Jesus' words to us today are in the great tradition of faith.  Today he tells us that we can't find or expect to find in anyone, not in family, not in friends, not even in ourselves what is only found in Jesus.  

No one can have faith in Jesus for you.  
No one else can do your praying for you.  
No one else can carry your cross.  
No one can be a disciple of Jesus for you.  
No one can renounce what only you can renounce.  
No one can put Jesus first for you.  

Eric Liddell stands in the convictions of his heart. Abraham of the Ur of the Chaldees pursues the promise of God and becomes our father in the faith. In the history of salvation it is Mary who says 'yes,' becoming the way our Lord not only came into our world, but the way he became one of us; yet without sin.  Mary's pregnancy caused not a few wagging heads and tongues.  But she who endured these things exclaimed, "My soul magnifies the Lord...From this day all generations will call me blessed.  And so we do.

These real people give us a picture depicting what it means to love God first; how man's desire for great things is met.  Pope Benedict notes man is often tempted to stop short and settle for "little things," that offer temporary satisfaction and pleasure.  He says, "God alone is enough.  He alone satiates the profound hunger of man." (

To have Jesus as our first love is to be truly Christian.  It is costly.  It means to let our light shine in an ever darkening world; to be the flavor and preserver of those beliefs that are uniquely Christian.  It sometimes means willingly accepting the privilege to suffer for His name's sake.  

In a recent address about living within the truth, Archbishop Chaput said, 

"We need to really believe what we say we believe. Then we need to prove it by the witness of our lives. We need to be so convinced of the truths of the Creed that we are on fire to live by these truths, to love by these truths, and to defend these truths, even to the point of our own discomfort and suffering.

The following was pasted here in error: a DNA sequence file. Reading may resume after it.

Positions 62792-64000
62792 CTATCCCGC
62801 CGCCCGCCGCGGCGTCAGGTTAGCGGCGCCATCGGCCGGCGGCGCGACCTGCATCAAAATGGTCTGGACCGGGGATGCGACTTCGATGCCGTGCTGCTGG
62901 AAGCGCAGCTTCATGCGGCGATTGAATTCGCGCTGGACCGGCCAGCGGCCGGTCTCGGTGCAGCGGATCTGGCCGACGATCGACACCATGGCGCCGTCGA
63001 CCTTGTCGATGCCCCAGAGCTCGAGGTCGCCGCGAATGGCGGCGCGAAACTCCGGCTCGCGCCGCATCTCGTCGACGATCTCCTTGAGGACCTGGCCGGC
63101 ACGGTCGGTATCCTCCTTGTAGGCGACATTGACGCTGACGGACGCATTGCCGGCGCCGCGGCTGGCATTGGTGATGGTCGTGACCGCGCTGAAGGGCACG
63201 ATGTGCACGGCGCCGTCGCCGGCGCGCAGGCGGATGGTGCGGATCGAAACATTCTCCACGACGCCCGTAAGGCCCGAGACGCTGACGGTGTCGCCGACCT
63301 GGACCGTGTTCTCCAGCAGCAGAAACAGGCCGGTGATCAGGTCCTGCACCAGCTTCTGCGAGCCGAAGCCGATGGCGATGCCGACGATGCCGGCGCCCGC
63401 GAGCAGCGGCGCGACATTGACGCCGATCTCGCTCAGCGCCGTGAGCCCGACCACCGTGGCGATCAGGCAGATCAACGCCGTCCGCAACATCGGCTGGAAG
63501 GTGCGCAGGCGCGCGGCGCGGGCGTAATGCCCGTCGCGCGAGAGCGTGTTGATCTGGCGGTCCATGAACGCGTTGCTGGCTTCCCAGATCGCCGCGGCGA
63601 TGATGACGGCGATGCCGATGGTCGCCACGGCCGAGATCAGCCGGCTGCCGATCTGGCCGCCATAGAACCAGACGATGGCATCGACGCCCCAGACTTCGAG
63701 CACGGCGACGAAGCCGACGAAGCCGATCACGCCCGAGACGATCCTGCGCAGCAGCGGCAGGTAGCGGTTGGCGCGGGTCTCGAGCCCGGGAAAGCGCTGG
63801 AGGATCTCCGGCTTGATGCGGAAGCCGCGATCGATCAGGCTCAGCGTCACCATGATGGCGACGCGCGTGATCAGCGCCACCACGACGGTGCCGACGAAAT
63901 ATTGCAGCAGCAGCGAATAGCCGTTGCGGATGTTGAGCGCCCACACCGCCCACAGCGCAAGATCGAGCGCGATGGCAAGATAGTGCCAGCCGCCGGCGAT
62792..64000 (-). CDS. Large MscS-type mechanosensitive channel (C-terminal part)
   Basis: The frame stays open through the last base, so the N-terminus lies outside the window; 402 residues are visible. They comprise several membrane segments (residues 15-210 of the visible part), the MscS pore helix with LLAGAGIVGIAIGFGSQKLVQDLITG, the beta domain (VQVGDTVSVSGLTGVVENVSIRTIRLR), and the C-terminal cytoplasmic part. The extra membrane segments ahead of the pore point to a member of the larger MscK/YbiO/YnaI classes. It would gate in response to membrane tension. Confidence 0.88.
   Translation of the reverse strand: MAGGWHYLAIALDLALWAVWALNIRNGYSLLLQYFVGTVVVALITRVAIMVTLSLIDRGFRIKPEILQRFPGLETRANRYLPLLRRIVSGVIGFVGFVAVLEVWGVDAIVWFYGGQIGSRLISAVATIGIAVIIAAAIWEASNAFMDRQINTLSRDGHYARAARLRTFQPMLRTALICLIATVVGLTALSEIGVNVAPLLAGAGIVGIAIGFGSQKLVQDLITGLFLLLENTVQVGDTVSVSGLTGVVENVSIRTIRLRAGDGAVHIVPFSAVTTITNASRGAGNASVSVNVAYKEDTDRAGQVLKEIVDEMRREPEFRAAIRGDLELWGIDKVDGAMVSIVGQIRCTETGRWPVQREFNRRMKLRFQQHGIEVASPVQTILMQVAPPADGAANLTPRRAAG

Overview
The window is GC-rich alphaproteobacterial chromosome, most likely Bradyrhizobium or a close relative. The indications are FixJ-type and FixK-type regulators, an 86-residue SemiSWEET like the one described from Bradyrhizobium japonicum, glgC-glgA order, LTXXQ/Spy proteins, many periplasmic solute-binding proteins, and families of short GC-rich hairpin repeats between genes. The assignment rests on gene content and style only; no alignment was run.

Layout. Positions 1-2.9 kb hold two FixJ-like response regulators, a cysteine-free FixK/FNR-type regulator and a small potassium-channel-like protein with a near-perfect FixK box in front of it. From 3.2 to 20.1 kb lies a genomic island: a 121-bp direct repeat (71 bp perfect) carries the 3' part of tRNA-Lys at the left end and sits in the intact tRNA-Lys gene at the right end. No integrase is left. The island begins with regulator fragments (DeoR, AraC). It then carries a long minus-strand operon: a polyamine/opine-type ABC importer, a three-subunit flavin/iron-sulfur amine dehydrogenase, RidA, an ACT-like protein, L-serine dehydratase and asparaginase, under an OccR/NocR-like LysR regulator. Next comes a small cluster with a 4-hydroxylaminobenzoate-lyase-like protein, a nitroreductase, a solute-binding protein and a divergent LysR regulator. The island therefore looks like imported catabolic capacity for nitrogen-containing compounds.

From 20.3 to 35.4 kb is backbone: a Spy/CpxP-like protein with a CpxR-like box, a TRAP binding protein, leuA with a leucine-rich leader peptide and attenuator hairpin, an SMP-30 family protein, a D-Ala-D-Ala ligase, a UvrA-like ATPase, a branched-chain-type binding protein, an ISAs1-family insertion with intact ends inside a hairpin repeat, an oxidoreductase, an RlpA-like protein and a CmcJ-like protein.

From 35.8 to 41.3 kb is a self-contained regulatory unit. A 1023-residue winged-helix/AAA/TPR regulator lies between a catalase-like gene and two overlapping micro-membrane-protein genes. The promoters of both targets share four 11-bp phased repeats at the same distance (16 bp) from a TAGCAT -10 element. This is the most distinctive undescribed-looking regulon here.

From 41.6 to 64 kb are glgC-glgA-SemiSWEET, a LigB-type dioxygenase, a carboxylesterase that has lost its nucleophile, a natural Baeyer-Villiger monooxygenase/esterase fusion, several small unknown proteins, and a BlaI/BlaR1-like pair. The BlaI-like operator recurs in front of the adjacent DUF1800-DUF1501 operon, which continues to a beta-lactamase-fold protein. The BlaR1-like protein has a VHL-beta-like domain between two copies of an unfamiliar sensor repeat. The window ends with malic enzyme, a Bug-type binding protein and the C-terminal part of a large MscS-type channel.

We are ambassadors of the living God to a world that is on the verge of forgetting him. Our work is to make God real; to be the face of his love; to propose once more to the men and women of our day, the dialogue of salvation.

The lesson of the 20th century is that there is no cheap grace. This God whom we believe in, this God who loved the world so much that he sent his only Son to suffer and die for it, demands that we live the same bold, sacrificial pattern of life shown to us by Jesus Christ."

Jesus says, "There is no man who has left house or wife or brothers or parents or children, for the sake of the kingdom, who will not receive manifold more in this time, and in the age to come eternal life." (Luke 18:29)And those who loved not their lives even unto death overcame the world by their witness and their faith in the efficacy of the blood of the Lamb.(Revelation 12:11)

Three things are eternal: faith, hope, and love; and the greatest of these is love.  

Who do you love first on Sunday? 

Who will you love first every hour of your life?

Eternal God and Father, always, without any shadows or reluctance, you love us first, with a love that covers a multitude of sins.  Teach us to number our days, that we may love you back and each other with a pure heart.  Through Jesus Christ our Lord, who lives and reigns with you and the Holy Spirit, one God, for ever and ever.  Amen